In the debate over the labelling (or non-labelling) of genetically-modified foods, one of the most common refrains is that consumers “have a right to know” what they’re eating. I’ve commented briefly on that here before. (See “Should Companies Label Genetically Modified Foods?”) But it’s an important and complicated topic, so I’m going to say a little more here.
We first need to distinguish legal from moral rights. Legal rights are established through legislation or through precedents set by courts. But when people say they have a “right to know” what they’re eating, they’re not usually referring to a legal right (especially given that, as far as genetic modification goes, there just is no such legal right in the U.S. or Canada). No, when people say they have a right to know what they’re eating, they’re talking about a moral right to that information — they mean that it is ethically obligatory for someone to provide it to them. But simply claiming a right doesn’t cause that right to spring into being. It needs to be justified some way, grounded in some strong ethical argument.
So, when does someone have a moral “right” to some piece of information? The philosophical literature on rights is enormous. I’ll just offer here what I think is a fairly straightforward explanation of the ethical grounding of rights, without going into too much philosophical detail.
Rights are mechanisms for protecting important human interests. In free societies, for example, we have a right to security of person and a right to own property and a right to free speech, because we see these things as crucially important to living a good human life. We may have other interests or needs, but not all of them are protected by rights. Why? Well, it’s worth remembering that when someone has a right to something, this imposes obligations on other people. In some cases (as in the right to free speech) it means an obligation not to interfere. In other cases it means an obligation actually to provide something (for example, if I’ve performed my job as promised, I have a right to be paid and my employer has a positive obligation to provide me with my wages). It’s also important to note that, given that rights impose obligations on other people, we need at least to consider just how burdensome those obligations are, before we assert the correlative right with any certainty. (For example: even if you desperately need a kidney, you don’t have a right to mine while I’m still using it.)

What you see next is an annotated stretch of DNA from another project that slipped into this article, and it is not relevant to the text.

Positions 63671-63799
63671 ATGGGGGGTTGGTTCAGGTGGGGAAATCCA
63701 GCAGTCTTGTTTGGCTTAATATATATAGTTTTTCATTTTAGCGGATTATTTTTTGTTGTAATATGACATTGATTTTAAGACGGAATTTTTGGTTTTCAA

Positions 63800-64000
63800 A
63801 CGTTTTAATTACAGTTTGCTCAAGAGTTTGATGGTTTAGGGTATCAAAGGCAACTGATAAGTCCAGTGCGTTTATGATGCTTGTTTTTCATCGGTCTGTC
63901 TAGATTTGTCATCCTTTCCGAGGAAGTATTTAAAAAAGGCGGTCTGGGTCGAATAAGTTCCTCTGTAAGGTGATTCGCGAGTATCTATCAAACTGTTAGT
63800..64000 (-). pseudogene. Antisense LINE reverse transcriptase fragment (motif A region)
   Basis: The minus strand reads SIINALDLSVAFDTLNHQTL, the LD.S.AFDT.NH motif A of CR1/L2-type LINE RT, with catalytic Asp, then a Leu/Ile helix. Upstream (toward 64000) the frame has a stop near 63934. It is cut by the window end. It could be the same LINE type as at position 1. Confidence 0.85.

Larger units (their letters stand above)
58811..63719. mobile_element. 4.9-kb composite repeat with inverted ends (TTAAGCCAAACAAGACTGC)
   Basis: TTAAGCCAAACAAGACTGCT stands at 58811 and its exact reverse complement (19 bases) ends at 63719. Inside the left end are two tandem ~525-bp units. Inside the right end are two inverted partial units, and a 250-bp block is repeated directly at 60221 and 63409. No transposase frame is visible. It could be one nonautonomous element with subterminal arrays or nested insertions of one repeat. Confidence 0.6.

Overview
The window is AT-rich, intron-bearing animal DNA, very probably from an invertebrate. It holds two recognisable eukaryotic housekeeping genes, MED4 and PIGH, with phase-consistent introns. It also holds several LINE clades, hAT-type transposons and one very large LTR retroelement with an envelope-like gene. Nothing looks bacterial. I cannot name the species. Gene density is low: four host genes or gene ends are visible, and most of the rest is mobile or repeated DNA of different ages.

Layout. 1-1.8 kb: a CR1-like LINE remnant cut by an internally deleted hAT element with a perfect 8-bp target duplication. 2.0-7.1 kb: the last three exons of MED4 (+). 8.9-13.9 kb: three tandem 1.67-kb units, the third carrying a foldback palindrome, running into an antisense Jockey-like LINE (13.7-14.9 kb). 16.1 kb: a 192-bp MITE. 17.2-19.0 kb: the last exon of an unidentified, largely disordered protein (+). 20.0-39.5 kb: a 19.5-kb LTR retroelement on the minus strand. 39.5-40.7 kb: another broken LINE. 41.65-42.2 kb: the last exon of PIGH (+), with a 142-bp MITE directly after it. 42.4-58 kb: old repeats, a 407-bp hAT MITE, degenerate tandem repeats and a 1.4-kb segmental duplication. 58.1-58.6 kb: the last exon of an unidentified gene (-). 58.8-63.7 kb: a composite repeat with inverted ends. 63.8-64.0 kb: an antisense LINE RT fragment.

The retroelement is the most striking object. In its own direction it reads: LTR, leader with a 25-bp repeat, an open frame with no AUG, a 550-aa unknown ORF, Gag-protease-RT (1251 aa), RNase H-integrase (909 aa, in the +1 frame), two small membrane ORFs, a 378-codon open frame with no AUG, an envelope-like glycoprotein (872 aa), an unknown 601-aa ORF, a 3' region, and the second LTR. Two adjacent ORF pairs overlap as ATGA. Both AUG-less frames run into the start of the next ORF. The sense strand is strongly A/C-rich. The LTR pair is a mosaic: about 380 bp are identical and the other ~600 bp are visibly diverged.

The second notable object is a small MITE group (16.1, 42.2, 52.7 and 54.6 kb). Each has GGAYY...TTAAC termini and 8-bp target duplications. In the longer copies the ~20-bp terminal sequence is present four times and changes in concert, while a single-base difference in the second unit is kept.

Now, let’s consider information. Given what we’ve said above, we can say (at least roughly) that an individual has a right to a piece of information when having that information is necessary for promoting or protecting his or her most important interests. Some of my favourite examples:
- In a democracy, we have a very strong moral right to know who the candidates for political office are. If we don’t have that information, it’s impossible to exercise our rights (and duties) as citizens. The intellectual tradition supporting this right goes back through over 2,000 years of democratic theory.
- We also have a strong right to know our medical diagnoses. Gone is the day when “doctor knows best” was the rule. Today, we consider it essential to let patients play a leading role in decision-making about their own care, and information about diagnosis is crucial for that. In only the rarest of exceptional cases is it considered ethically permissible to withhold that information from a patient.
- When arrested by the police, you have a very strong right — legally, but also morally — to know what you’ve been charged with. The police are agents of the state, and it is pretty clearly impossible to defend oneself against the awesome power of the state without knowing the charges laid against you. The right to that piece of information, then, is rooted in important limits on the power of the state, going back at least to the Magna Carta.